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May 6, 2017

Considering Supreme Court’s Sandifer Decision, Employers Should Revisit “Donning and Doffing” Compensation Policies

Considering Supreme Court’s Sandifer Decision, Employers Should Revisit “Donning and Doffing” Compensation Policies

On The month of january 27, 2014, the U . s . States Top Court held that point spent donning and doffing needed protective equipment wasn’t compensable underneath the Fair Labor Standards Act (FLSA) and also the relation to a collective bargaining agreement. In Sandifer v. U . s . States Steel Corp., a legal court ruled the donning and doffing of protective equipment qualified as “altering clothes” under § 203(o) from the FLSA. Pursuant to § 203(o), a labor union as well as an employer can see whether time put in altering clothes at the start or finish of every workday is going to be compensable.

Within the Sandifer situation, current and former U.S. Steel unionized employees claimed they weren’t correctly paid for donning and doffing the needed protective equipment just before after their shifts. U.S. Steel alleged, however, the donning and doffing under consideration, which may well be compensable underneath the FLSA, wasn’t compensable pursuant towards the collective bargaining agreement. The protective equipment within the Sandifer situation incorporated flame-retardant jackets and pants, hoods, hard hats, neck protectors, wristlets (protective detached shirt-sleeves), work mitts, leggings, steel-toed boots, safety glasses, sleeping earplugs and respirators. The Final Court held that “clothes” under § 203(o) means “products which are both designed and accustomed to cover your body and therefore are generally considered as articles of dress.” A Legal Court further held that altering clothes includes wearing substitute clothing and “altering dress,” but unsuccessful to visit so far as embracing the holdings of some courts of appeal that clothes means anything worn on our bodies. Particularly, the final Court concluded within this situation that safety glasses, sleeping earplugs and respirators weren’t “clothes” under § 203(o). The implication in the Court’s Opinion, however, is the fact that in situations where most donning and doffing includes products which are considered “clothes,” employers may preserve their contracts and practices using the union inside a collective bargaining agreement and can, therefore, ‘t be susceptible to liability. Employers, therefore, should be aware of the items products employees spend nearly all time donning and doffing, and also the fact-intensive analysis that will probably be done by the courts.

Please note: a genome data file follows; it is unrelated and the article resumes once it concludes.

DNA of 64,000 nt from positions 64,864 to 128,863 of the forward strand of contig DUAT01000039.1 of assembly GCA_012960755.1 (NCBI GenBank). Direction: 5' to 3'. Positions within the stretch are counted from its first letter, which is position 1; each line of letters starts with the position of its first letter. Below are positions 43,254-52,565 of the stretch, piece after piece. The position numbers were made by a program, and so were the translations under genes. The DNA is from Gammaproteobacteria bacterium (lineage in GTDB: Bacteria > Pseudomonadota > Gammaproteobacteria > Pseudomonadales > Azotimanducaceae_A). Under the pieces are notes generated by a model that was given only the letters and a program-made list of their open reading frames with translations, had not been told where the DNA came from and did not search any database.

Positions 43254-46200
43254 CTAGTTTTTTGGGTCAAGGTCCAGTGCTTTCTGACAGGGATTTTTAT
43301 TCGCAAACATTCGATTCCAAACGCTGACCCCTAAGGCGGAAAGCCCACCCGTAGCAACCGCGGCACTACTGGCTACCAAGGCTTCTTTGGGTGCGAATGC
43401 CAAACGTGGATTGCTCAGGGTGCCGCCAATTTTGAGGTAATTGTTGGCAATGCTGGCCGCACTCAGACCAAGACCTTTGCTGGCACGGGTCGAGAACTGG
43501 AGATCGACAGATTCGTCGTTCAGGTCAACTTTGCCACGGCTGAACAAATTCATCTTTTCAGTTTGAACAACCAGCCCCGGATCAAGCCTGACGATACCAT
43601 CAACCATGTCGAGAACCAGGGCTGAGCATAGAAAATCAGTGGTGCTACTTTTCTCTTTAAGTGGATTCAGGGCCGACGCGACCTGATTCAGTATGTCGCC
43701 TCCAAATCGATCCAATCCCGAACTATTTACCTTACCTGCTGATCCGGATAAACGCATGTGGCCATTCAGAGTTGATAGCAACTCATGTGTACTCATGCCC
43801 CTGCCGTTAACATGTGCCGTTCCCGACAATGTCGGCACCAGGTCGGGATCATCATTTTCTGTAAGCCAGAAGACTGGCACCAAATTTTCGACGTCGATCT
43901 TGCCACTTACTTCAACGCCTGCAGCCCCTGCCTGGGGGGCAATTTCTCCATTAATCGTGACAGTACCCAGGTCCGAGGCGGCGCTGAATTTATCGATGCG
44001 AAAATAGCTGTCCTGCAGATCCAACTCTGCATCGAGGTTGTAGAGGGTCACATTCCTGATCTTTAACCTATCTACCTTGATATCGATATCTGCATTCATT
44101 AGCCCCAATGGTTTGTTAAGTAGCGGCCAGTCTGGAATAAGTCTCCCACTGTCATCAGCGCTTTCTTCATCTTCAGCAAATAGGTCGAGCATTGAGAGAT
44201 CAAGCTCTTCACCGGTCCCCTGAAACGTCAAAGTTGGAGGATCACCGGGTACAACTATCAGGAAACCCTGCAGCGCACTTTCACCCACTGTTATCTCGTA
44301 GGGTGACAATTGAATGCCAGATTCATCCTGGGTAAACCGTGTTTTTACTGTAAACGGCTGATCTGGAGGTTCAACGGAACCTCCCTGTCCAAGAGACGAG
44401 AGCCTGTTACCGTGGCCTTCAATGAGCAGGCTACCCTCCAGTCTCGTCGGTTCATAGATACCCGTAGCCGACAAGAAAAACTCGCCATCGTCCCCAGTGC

As the Supreme Court’s decision in Sandifer talks to employers with unionized workforces as well as their collective bargaining contracts, non-unionized employers should notice that the final Court’s Opinion signifies that the donning and doffing under consideration within the Sandifer situation could have been compensable underneath the FLSA without use of the § 203(o) exception. Because of this employers should review any donning and doffing needs, time allocated to individuals activities, and whether individuals activities are now being correctly compensated.

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